'The Prom' Is Nominated For 7 Tony Awards In the Broadway musical The Prom, a high school PTA cancels the dance rather than allowing two girls to attend together. The show was just nominated for seven Tony Awards.
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At This Tony-Nominated 'Prom,' The Theme Is Acceptance

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At This Tony-Nominated 'Prom,' The Theme Is Acceptance

At This Tony-Nominated 'Prom,' The Theme Is Acceptance

At This Tony-Nominated 'Prom,' The Theme Is Acceptance

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  • <iframe src="https://www.npr.org/player/embed/719760205/719897234" width="100%" height="290" frameborder="0" scrolling="no" title="NPR embedded audio player">
  • Transcript

Isabelle McCalla (left) and Caitlin Kinnunen star as Alyssa and Emma in The Prom. Deen van Meer/Polk & Co. hide caption

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Deen van Meer/Polk & Co.

Isabelle McCalla (left) and Caitlin Kinnunen star as Alyssa and Emma in The Prom.

Deen van Meer/Polk & Co.

In the Broadway musical The Prom, a high school PTA decides to cancel the dance rather than allow two girls to attend together. The show's creators, Chad Beguelin and Bob Martin, started writing a musical eight years ago, before same-sex marriage was legalized in the U.S. They worried that the show might feel irrelevant by now — but they were wrong. The Prom just received seven Tony nominations, including Best Musical.

In the show, some out-of-towners rush to the students' defense. They're four washed-up Broadway actors — allies the kids never asked for. They're led by Dee Dee Allen, who shows up in the small Indiana town, hoping to make a name for herself as an activist.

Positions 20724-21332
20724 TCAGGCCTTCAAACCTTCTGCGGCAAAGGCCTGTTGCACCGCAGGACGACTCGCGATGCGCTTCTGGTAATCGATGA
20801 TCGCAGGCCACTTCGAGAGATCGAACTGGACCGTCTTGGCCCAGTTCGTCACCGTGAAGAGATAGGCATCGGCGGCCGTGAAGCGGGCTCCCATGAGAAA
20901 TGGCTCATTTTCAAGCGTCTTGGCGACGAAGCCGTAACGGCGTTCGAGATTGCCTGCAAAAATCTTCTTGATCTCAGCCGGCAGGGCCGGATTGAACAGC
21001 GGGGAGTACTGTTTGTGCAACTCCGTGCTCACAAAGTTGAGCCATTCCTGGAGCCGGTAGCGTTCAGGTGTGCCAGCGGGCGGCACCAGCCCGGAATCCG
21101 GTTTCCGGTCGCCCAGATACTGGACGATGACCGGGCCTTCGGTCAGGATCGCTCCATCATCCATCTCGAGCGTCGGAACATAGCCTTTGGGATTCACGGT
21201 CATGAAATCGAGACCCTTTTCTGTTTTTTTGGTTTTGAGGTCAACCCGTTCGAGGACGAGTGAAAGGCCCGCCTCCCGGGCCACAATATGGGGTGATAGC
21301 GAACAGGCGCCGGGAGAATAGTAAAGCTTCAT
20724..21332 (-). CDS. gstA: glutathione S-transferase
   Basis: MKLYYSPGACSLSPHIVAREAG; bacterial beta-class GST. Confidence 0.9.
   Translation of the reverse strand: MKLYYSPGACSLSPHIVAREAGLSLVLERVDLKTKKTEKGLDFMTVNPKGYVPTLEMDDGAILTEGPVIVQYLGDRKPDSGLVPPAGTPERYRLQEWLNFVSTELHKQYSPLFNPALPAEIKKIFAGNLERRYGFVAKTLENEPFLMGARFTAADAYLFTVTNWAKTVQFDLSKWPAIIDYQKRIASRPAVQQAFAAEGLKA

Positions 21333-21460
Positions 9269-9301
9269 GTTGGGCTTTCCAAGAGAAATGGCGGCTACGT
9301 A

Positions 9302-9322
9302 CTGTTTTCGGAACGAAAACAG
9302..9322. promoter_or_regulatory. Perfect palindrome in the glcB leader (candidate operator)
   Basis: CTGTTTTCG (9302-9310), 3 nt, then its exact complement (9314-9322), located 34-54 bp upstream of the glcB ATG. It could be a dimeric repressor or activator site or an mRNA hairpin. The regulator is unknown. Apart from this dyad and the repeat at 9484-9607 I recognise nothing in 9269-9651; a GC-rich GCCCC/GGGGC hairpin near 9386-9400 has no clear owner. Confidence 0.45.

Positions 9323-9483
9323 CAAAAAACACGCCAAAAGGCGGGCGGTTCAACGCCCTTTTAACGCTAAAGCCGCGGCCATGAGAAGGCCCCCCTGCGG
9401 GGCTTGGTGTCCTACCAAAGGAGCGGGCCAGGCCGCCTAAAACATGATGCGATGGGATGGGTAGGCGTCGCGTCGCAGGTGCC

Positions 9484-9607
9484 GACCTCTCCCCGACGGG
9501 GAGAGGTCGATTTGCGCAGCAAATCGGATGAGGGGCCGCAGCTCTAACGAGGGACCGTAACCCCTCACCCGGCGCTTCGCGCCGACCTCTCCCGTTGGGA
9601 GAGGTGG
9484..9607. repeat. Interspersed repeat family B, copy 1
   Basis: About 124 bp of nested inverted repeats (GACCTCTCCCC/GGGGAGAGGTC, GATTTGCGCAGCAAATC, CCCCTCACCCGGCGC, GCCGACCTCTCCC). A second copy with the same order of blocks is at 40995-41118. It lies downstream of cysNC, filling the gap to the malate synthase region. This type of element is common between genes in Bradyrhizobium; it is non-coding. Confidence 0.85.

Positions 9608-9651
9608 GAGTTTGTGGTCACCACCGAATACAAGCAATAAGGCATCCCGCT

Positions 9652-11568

"I think the tone and the message of this show is so special and so important right now," says Beth Leavel, who plays Dee Dee. "It's a tone of listening, tolerance, acceptance, love, being open to understanding someone you don't know."

The message is also that everyone is flawed — both the people who are intolerant and the people who rush to lecture a community that's not their own.

Beguelin based the town in the musical on his own hometown of Centralia, Ill. Factories have closed, it's hard to get a job, and "everybody's scared," he says. "It's tense, and nobody knows what the future is going to bring."

The show explores how fear fuels hatred — even the homophobic PTA parent who leads the charge is portrayed with sympathy. "It was very tempting to play her as an obvious villain and we did not want that," Martin explains. "We wanted her to be a recognizable person ... who is controlled by her own fears."

"She's motivated by wanting the best for her child," Beguelin adds. "She doesn't understand that [being gay] ... isn't a choice."

The subject matter was personal; Beguelin says lyrics for one song — about how theater can be an escape — came very easily to him. "When I was a kid ... I was called the F word all the time, I was bullied a lot," he recalls. "And what I would do to heal was I would go into my room, and I would put on a musical theater album, and I would lip sync. ... I could forget, like, the torture of walking down the hallway and being called names ... I would evaporate into this other world."

Martin says he's been heartened by the response to the show. When Prom actors performed at the 2018 Macy's Thanksgiving Day Parade, the number included the parade's first televised same-sex kiss.

"On social media there was quite a reaction to that moment," Martin says. "There was a very small negative reaction — much, much smaller than we expected — and there was this wonderful positive reaction."

The creators look forward to the play being performed on high school stages — providing escape and healing for actors and audiences alike.

Kelli Wessinger and Dalia Mortada produced and edited this interview for broadcast. Beth Novey adapted it for the Web.